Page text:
Editor: One of the principal themes of our publication is partnering between law firms and the corporate law departments of the clients they serve. "Partnering" can mean a number of things. In the context of the corporate America that has emerged since the scandals and Sarbanes, what do you mean by the term?
Garrett: Partnering is a marketing clich that has lost its meaning. In my view, general counsel are not looking for lawyers who wish to be their partners so much as attorneys who will accomplish for the general counsel a variety of difficult tasks in an environment where scrutiny can be harsh and unforgiving. In addressing the disputes and transactions that fall to general counsel, they seek the support of law firm lawyers whose view of collaboration is being an extension of the general counsel's thinking in navigating a larger strategic arena than was the case even a few years ago. This, I submit, is the emerging agenda at many corporate legal departments.
Editor: I gather that part of your mission at Nixon Peabody is to educate the firm with respect to this emerging agenda. How do you see this discussion proceeding?
Garrett: In these early months, I am visiting each office and each national practice group for the purpose of introducing myself as a resource for addressing the new reality of the law firm-general counsel relationship. That entails designing and then delivering training, mentoring and coaching; advising with respect to presentations and proposals to general counsel; and, where appropriate, meeting with in-house counsel to discuss ways in which the firm can address his or her needs.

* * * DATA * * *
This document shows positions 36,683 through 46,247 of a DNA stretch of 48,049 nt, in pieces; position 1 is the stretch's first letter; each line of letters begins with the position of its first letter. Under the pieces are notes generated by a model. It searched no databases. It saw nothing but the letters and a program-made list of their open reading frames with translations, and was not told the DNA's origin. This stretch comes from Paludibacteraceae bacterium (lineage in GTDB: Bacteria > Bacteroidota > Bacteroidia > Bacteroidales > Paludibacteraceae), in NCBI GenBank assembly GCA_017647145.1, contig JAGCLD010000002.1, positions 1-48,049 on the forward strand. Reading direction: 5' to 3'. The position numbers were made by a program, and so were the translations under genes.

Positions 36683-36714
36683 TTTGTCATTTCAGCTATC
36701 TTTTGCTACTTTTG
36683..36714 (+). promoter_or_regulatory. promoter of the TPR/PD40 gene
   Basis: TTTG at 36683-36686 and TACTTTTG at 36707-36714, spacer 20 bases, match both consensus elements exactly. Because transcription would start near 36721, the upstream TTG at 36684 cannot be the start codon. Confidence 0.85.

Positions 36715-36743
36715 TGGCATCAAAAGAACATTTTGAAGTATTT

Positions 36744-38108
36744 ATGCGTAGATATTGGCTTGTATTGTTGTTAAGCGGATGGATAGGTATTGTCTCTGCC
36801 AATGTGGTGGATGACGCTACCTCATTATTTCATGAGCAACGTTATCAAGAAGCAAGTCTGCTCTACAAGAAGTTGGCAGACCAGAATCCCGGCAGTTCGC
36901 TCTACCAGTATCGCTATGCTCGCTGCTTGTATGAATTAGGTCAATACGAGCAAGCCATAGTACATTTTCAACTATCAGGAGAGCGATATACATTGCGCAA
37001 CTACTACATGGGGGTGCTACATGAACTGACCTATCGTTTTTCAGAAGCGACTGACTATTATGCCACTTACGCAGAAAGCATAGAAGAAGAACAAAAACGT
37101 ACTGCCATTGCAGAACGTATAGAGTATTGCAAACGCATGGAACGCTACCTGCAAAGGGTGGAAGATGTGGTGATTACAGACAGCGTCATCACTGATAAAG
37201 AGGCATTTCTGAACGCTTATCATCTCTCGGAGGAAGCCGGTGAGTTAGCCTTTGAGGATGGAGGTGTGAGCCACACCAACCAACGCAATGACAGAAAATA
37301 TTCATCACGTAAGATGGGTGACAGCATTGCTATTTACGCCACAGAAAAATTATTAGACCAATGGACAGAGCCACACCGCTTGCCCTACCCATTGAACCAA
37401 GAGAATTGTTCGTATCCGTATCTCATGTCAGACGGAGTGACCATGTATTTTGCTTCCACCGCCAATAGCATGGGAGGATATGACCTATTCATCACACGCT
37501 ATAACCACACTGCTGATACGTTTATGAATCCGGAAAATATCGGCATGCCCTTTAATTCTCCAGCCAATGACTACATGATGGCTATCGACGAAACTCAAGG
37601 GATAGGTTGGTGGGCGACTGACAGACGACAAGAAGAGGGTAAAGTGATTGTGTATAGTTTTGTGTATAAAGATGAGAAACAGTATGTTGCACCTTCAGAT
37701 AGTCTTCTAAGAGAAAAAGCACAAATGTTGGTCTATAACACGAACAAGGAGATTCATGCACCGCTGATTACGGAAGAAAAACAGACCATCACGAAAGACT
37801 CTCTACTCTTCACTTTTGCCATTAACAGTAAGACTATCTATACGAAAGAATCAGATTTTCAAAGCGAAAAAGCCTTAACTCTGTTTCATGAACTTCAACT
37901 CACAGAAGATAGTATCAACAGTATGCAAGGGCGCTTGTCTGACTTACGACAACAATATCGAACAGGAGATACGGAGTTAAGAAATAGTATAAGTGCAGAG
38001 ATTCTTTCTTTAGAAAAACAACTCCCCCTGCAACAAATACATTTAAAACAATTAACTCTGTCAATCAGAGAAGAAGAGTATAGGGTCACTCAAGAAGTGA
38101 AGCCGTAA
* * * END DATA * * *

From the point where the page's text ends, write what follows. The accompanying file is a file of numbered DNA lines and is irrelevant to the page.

General Counsel in Residence is a new business model, and I think the members of a profession noted for its cautious and conservative views look upon it with a reasonable degree of skepticism. My welcome at Nixon Peabody has been very warm, however, and many of the firm's lawyers have been intrigued with the concept and expressed their support for my efforts. We are confident that the General Counsel in Residence program will enable the lawyers of Nixon Peabody to optimize their relations with the general counsel of the firm's clients, and become more constructive and broad-gauged advisors to our clients.
Editor: Is there anything you would like to add?
Garrett: Nixon Peabody's New York City offices are located at 437 Madison Avenue between 49th and 50th Streets. My telephone number is (212) 940-3743. I would be delighted to discuss these issues further with your readers.